On his first day as a centenarian, Robert “Bob” Munie got his birthday wish to return how he spent his years as a young man: serving his country. Munie, who now lives in an assisted living facility, told staff that his one wish for his 100th birthday was to reenlist in the armed forces after having served in World War II with the U.S. Army Corps of Engineers and later in the U.S. Air Force.
Assisted Living Staff Make Birthday Wish Come True
On his birthday, Munie was delighted and surprised to have his wish granted. Before nearly 100 spectators, the Michigan Air National Guard reenlisted him for one day as an honorary technical sergeant
“This gentleman is a World War II veteran,” retired U.S. Air Force Col. Frank Walker said during the ceremony. “This is a small token of appreciation for a gentleman who has given so much to his family and his nation.”
Battle Creek Mayor Mark Behnke presented Munie with a key to the city during the celebration. Munie also received a deployment gift package from the Battle Creek chapter of Blue Star Mothers, pins from the Michigan Air National Guard, and heartwarming birthday cards from area schoolchildren. Perhaps the most humorous gift was a check from the Calhoun County Red White Blue Foundation for $127, the equivalent of one month pay for a U.S. Air Force staff sergeant in 1953.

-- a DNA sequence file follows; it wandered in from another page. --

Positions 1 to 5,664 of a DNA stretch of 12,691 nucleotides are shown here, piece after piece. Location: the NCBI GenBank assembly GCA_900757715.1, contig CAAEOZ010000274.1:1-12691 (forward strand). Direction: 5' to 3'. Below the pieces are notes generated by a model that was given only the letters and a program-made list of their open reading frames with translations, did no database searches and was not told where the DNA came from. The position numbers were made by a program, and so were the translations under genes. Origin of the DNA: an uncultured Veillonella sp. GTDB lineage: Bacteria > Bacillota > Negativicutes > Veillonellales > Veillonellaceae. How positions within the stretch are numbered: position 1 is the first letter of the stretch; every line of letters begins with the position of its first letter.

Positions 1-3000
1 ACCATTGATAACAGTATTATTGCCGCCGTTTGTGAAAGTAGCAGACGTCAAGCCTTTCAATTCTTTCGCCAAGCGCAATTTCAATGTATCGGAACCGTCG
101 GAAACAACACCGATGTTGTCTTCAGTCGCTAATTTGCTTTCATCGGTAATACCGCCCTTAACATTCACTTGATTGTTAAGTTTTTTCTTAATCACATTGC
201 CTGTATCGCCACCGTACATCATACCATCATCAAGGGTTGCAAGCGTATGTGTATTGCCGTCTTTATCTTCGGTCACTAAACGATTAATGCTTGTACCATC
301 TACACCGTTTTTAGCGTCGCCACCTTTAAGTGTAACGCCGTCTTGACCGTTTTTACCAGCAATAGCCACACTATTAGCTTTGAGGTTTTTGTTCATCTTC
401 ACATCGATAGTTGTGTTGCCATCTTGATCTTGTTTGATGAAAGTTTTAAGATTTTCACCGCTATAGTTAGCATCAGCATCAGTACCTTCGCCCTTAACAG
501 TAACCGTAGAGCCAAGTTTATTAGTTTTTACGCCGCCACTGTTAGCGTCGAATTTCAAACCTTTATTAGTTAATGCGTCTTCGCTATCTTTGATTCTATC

The ceremony also included a flyover from two World War II-era planes from Hooligans Flight Team and a “Happy Birthday” song from all who gathered.
“I couldn’t say what was the best,” Munie said of the surprise. “I couldn’t believe it!”
Munie’s Life of Service
Munie was born in Illinois in 1922, where he was raised as one of 10 children. Upon graduation from high school, Munie was drafted into the U.S. Army Corps. of Engineers. Munie was sent to Alaska, England, France, Belgium and Germany to repair bridges and roads that had been destroyed. When World War II ended, he reenlisted with the Air Force, decoding messages for about six years.
He married Therese Currier in 1967, whom he spent the next 33 years until her death. Munie’s three children and several of his seven grandchildren were in attendance for the ceremony.
His son, Joe Munie, said he appreciated seeing how happy the ceremony made his father. “To see him be part of that one last time is really cool,” he said. “We heard all this stuff growing up, but you don’t appreciate it until you get down the road.”
Mary Ruger, Munie’s youngest daughter, added, “We’ve never seen him in uniform, so that was neat. He deserves it.”
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